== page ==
Aldabra Atoll

Aldabra Atoll is known as the second largest coral atoll in the world which is located in the Indian Ocean, part of the archipelago island nation of the Republic of Seychelles. Comprised of four large coral islands that are surrounded by a coral reef, there is also an enclosed shallow lagoon in the center of the atoll.

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Due to difficulties of access and the atoll’s isolation, Aldabra Atoll is considered to be one of the most biologically diverse and undisturbed raised coral atolls in the world. With an elevation of about 8 meters (26 feet) above the sea, this definitely is the largest raised coral reef in the world, being part of the Aldabra Group of islands. The Aldabra Atoll is 34 km (21 mi) long, and 13 km (8 mi) wide, which makes it perfect for the capital island of the nation to fit within the lagoon alone.

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Aldabra, interestingly enough, is closer to the main continent of Africa, than to the capital Victoria, and it is quite beautiful untouched scenery. Considered to be a refuge for over 400 endemic species and subspecies that can not be found elsewhere on the planet, it is a single significant and important natural habitat for birds, among which is the quite important White-Throated Rail, which is the last remaining flightless bird of the Western Indian Ocean.

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Still, the atoll provides a refuge for globally important breeding populations of endangered green turtles and the critically endangered hawksbill turtles. The ‘Aldabra Affair’ was the well known dispute in 1960s between the scientific community and the Government of the UK, when the atoll narrowly escaped becoming a Royal Air Force base, as well as a BBC radio relay station.

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Soon after the publication by the two scientists Dr. C.A.Wright and Dr. David Stoddart, it was right away aknowledged the importance of the Aldabra Atoll, with its flora and fauna. It has been noted that the higher areas of Aldabra are covered in pemphis, a thick coastal shrub, while the lower areas are a mixture of trees, shrubs, herbs and grasses.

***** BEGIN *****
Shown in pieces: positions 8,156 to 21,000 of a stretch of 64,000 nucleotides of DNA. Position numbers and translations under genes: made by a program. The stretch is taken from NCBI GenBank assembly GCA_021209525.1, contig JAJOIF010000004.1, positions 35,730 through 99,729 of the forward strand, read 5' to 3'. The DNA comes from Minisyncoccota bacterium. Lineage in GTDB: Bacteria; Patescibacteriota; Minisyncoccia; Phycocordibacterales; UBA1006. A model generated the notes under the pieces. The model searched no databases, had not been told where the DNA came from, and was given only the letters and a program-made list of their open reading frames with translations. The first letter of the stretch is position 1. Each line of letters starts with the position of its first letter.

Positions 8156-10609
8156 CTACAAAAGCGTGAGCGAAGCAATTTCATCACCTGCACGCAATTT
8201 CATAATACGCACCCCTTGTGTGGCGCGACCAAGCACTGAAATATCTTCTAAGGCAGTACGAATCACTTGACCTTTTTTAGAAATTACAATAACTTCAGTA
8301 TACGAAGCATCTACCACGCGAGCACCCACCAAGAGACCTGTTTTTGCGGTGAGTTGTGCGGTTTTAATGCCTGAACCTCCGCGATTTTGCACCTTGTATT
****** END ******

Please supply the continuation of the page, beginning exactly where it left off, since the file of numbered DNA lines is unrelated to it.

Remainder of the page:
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With 273 species of flowering plants, shrubs, and ferns that have been recorded, including 19 endemic species and 22 species that are only common to neighboring islands, where several of these species are on the IUCN Red List.

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From the fauna, the most interesting are the Aldabra giant tortoises which have been hunted to extinction by 1900, when a British naturalist offered to pay half the atoll’s lease to anyone who could ensure that the exploitation of the tortoises would cease.

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Lucky enough, as soon as the exploitation ended, the tortoises were able to rebound, and today their number is always around 100,000, which is very interesting as the entire population of the Seychelles is around 93,000. Designated as a UNESCO World Heritage Site in 1982, today the atoll receives bigger support from the conservationists who are fearing about the biodiversity of islands, mostly from the introduced species.

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Fortunately, the introduced goats were eradicated from the atoll in 2012, however, there are still ongoing plans on how to eradicate the introduced cats and rats. Managed and protected by the Seychelles Islands Foundation, there are 900 tourists per year that are visiting with a guided tours this Seychellois treasure.

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All those visits are strictly controlled through the paved walking paths that exist from the village of La Gigi, and only guided tours are provided with prior permission, which gives the perspective of the atoll that a certain safe future is ahead of this heaven on Earth.

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